Appears in

Oxford Companion to Food

Oxford Companion to Food

By Alan Davidson

Published 2014

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caciocavallo one of the principal and oldest cheeses of the south of Italy, is usually made from cow’s milk, although a mixture of cow’s and ewe’s milk is sometimes used. The compressed curd is fermented in hot whey and then sliced and covered with hot water to give it further elasticity and to permit shaping it into the typical caciocavallo forms, which are gourd- or spindle-like. A finished cheese has a pointed bottom and a neck and head at the top and weighs about 200 g (7 oz).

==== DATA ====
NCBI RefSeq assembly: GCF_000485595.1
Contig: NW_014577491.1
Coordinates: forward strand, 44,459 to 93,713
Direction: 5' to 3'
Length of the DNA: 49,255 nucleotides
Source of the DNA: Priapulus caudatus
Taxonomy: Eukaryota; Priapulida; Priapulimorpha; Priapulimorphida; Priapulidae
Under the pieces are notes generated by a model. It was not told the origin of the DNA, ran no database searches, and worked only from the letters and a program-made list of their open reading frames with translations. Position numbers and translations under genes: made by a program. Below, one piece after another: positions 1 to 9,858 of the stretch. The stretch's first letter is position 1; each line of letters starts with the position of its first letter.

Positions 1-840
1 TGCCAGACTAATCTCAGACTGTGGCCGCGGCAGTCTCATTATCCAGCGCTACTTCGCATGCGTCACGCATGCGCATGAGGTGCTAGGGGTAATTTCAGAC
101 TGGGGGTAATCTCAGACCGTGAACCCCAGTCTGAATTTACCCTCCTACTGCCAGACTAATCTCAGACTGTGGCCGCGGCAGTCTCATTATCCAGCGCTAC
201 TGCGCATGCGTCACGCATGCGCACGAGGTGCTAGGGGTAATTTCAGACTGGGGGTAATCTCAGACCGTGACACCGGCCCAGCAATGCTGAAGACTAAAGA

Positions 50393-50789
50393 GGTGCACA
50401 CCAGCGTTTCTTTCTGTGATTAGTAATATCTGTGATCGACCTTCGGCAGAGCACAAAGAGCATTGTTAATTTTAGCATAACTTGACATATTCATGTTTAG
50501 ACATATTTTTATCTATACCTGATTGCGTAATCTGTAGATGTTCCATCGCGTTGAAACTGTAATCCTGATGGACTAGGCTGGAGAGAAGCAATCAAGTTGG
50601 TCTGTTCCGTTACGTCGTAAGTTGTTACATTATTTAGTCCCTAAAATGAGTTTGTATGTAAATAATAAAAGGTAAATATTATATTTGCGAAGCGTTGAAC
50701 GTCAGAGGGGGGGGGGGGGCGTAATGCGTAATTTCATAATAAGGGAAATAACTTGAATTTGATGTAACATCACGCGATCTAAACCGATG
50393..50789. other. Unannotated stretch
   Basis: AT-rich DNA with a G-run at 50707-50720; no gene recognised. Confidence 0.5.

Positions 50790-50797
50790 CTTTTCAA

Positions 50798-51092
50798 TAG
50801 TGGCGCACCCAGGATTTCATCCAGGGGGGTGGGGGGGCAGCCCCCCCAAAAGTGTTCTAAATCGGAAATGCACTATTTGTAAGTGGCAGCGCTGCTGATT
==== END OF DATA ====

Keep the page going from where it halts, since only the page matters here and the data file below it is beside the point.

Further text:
The cheeses are hung in pairs joined by a cord to drip-dry. One explanation (among several) of their name is that they then look like saddle bags: thus ‘cheese on horseback’ (cacio a cavallo, cacio being an old word for cheese).